Book Club BanterReview of "Creating Room to Read: A story of hope in the battle for global literacy" by John Wood
In this follow up to "Leaving Microsoft to Change the World," author John Wood writes about his organization Room to Read and how it grew, and is now faring 13 years later.
"Creating Room to Read" is at its heart, a collection of the students’ stories. But it is also interspersed with the narrative in Woods’ own words about lessons learned and the great achievements of this organization. The vision and creativity of Wood and the team he has put together is impressive.
And, the story of what they have accomplished is encouraging and challenging to us all. The book includes the fascinating personal stories of some of the crucial employees who have helped to build the organization.
The level of commitment and passion it has taken for these staffers to get the job done on behalf of the children they serve is evident in all their stories. "Creating Room to Read" is also a recap of the organizations efforts to evolve and embrace change as it grows (according to the statistics on their website, they have opened up 15,000 school libraries in Africa and Asia!), in a changing economic environment.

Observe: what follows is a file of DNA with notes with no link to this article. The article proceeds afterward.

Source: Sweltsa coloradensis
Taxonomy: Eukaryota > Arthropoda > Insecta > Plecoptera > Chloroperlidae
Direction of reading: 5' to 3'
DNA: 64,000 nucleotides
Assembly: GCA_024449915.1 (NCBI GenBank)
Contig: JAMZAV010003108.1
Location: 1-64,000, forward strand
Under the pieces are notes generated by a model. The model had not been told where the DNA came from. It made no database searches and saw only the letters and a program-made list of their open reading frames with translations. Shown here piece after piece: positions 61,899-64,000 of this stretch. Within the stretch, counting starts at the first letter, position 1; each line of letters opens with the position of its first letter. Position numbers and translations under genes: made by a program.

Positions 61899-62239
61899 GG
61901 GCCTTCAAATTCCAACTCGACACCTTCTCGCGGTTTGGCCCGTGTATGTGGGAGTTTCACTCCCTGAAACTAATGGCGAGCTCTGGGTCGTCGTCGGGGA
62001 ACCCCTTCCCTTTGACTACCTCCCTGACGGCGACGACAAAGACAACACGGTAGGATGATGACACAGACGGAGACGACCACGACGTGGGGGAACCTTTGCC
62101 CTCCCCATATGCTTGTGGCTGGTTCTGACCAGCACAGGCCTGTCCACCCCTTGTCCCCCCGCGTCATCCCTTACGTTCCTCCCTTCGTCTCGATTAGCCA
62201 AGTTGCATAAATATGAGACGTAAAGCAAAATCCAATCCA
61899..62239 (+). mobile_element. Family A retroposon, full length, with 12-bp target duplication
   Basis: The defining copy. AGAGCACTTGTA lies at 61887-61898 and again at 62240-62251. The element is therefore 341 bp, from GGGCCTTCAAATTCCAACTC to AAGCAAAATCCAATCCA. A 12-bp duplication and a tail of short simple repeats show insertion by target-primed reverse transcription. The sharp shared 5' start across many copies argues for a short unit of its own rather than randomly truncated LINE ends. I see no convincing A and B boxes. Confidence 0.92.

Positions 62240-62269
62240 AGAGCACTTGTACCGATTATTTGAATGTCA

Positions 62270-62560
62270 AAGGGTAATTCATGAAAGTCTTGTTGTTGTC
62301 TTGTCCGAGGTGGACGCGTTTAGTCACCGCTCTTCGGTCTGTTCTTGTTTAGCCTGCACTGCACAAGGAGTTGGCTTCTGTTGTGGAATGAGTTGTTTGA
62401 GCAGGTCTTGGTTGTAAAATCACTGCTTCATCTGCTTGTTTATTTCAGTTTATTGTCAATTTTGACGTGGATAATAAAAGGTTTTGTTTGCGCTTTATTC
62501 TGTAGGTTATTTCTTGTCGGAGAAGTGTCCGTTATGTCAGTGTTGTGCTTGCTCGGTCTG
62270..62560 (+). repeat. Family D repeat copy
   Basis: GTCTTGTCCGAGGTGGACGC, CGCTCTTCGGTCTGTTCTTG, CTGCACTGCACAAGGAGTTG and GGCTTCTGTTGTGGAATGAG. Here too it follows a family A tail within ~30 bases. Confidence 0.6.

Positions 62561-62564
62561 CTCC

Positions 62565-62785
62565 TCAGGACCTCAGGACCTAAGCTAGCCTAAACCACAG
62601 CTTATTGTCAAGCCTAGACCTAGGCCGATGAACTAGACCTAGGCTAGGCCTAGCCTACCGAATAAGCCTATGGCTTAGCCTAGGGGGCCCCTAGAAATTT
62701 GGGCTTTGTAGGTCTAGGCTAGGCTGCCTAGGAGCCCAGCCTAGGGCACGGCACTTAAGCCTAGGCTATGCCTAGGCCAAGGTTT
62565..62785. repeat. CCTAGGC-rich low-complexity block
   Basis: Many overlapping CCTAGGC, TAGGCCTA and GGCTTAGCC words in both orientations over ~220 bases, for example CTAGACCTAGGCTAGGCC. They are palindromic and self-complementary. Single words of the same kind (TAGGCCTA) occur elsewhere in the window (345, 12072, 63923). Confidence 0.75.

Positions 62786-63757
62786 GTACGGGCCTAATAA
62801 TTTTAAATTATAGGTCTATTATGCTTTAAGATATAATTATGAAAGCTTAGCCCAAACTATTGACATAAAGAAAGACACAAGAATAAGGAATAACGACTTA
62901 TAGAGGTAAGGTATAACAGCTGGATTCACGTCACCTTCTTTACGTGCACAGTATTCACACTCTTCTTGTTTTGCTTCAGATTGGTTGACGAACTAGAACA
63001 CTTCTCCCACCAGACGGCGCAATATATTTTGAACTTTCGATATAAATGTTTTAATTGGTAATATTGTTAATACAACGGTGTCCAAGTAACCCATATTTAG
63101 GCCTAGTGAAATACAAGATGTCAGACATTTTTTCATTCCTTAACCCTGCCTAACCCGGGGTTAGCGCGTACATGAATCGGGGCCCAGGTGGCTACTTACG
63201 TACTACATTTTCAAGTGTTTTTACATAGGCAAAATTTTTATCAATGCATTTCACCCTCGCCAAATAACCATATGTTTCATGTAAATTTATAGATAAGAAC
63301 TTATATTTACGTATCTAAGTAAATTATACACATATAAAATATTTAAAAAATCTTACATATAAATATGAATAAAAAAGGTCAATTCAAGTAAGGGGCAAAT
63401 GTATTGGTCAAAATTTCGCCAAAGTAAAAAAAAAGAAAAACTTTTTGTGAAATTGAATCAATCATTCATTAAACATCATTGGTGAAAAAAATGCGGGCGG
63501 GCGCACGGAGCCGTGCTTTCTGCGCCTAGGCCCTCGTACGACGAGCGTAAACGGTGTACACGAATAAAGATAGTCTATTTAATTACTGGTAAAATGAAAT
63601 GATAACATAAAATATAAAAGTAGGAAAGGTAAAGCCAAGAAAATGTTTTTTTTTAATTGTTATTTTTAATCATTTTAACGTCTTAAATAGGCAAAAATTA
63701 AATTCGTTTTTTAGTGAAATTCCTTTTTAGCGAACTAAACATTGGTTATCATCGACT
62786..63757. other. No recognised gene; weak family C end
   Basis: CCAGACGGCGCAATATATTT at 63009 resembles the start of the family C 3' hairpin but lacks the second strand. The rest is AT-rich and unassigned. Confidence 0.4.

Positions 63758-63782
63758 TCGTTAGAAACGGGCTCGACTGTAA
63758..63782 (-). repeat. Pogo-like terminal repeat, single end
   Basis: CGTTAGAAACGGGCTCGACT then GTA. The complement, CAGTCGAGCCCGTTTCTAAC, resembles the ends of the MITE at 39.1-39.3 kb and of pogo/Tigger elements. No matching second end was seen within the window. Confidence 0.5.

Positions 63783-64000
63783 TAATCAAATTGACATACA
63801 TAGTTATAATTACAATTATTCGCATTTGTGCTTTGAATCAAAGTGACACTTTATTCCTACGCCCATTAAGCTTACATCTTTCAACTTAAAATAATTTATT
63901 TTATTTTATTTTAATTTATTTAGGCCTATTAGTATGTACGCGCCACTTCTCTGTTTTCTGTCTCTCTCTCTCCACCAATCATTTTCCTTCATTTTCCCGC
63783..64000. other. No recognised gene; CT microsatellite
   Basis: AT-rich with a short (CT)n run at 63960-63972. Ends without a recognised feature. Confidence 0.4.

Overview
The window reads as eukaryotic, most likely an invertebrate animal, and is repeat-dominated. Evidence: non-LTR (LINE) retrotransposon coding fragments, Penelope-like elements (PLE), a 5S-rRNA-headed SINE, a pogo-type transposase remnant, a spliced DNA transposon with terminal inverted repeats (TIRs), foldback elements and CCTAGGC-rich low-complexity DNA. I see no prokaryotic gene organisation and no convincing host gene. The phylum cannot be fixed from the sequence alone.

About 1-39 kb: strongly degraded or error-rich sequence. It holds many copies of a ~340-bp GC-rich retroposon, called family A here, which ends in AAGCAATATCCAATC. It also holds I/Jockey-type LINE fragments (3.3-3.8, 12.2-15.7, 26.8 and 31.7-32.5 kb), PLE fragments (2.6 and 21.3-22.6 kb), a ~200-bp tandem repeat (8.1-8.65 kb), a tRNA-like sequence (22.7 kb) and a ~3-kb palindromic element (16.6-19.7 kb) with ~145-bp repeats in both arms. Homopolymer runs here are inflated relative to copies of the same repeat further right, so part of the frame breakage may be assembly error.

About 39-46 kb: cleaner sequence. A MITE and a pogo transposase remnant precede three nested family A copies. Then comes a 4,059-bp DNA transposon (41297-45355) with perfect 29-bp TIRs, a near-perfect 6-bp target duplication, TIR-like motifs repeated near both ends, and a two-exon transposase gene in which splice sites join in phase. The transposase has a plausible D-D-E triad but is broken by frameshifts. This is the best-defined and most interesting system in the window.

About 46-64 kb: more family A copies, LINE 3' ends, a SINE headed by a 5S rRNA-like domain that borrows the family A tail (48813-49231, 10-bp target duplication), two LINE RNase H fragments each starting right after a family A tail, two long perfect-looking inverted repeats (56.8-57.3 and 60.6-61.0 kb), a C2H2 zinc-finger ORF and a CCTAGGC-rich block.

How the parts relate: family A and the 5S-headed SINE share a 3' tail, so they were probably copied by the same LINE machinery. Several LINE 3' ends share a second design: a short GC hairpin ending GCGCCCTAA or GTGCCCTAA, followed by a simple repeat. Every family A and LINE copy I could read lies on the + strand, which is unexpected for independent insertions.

The reader will appreciate the fact that Wood recounts experiences that did not go so well (i.e. the start-up year in South Africa.) and his truthfulness in addressing these issues lends credibility to the book.
What will stay with you most are the touching personal stories of the kids (and families) whose lives are being forever transformed by a chance to become educated. Even though we are reminded that one single individual can’t solve all the world’s problems, it is equally true that an inspiring leader can change the lives of millions.
And by giving to Room to Read you can participate in this change. A quote from Melinda Gates found on their website sums it up beautifully, “'Creating Room to Read' is a refreshing reminder of the power of libraries — their ability to transform individual lives and strengthen communities.”
1) Isn’t it interesting that John Wood left a career at Microsoft to start “Creating Room to Read," which focuses on print based books? Is it curious to you that he did not focus on exploring ways to tap into the digital revolution in fostering education in rural areas?
2) What did you like (or not like) about his writing style?
3) In a chapter near the end of the book, Wood asks “Whose version of the future will win?”
What do you think are the competing ‘versions?'
Check out Room to Read’s website for more information:
Brought to you by Haywood County Library and Blue Ridge Books.